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How do agricultural markets respond to radiation risk? Evidence from the 2011 disaster in Japan

Listed author(s):
  • Tajima, Kayo
  • Yamamoto, Masashi
  • Ichinose, Daisuke

Since the explosion of the Fukushima Daiichi Nuclear Power Plant in March 2011, public anxiety surrounding the radioactive contamination of food and the environment has become widespread. This article examines how vegetable prices in the Tokyo Metropolitan Central Wholesale Market were affected in the wake of the nuclear accident. This study exploits the quasi-experimental condition generated by this accident to test market price changes using monthly panel data on the price of six types of fresh vegetables from each of the 47 prefectures in Japan. Our estimation results show that the prices of vegetables grown in Fukushima Prefecture decreased by 10–36% after the disaster compared with the counter-factual estimates in the absence of a perceived radiation risk. This effect has persisted even after radioactive detection tests showed negative results in subsequent years. The consumer behavior of avoiding vegetables from Fukushima and instead buying vegetables grown in other areas may explain the price gap.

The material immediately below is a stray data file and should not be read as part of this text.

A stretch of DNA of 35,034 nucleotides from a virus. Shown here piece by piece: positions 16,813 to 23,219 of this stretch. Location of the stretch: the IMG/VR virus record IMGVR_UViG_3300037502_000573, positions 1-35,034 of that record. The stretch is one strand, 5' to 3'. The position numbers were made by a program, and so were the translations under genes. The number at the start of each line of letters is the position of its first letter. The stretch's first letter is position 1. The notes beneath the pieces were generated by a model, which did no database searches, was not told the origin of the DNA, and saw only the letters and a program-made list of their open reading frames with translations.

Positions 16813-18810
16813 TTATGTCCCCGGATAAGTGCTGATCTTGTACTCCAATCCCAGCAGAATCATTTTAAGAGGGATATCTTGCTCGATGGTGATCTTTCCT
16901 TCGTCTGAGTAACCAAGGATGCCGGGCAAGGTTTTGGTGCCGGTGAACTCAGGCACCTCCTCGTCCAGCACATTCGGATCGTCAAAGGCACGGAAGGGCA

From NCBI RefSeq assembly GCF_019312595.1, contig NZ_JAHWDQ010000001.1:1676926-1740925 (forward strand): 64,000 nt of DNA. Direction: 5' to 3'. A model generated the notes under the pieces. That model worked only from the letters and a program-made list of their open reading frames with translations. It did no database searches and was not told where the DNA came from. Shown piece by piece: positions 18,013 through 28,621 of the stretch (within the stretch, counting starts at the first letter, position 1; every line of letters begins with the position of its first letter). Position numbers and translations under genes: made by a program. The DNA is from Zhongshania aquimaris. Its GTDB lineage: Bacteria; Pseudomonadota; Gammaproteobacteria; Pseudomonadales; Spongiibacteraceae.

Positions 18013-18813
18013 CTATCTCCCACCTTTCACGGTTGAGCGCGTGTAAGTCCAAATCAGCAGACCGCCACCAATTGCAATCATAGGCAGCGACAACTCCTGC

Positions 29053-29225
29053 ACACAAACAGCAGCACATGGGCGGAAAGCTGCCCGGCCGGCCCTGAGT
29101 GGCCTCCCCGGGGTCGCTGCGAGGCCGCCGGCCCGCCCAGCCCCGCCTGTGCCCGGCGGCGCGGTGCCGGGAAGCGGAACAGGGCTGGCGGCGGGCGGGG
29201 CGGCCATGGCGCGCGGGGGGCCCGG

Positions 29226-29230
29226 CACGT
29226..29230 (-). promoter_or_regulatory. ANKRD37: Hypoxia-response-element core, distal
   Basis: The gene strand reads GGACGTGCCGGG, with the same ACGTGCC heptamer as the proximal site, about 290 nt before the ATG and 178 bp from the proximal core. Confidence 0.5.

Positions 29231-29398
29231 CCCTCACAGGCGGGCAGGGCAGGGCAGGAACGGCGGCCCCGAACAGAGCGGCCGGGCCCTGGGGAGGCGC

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File URL: http://www.sciencedirect.com/science/article/pii/S0166046216300473
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Article provided by Elsevier in its journal Regional Science and Urban Economics.

Volume (Year): 60 (2016)
Issue (Month): C ()
Pages: 20-30

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Handle: RePEc:eee:regeco:v:60:y:2016:i:c:p:20-30
DOI: 10.1016/j.regsciurbeco.2016.06.004
Contact details of provider: Web page: http://www.elsevier.com/locate/regec

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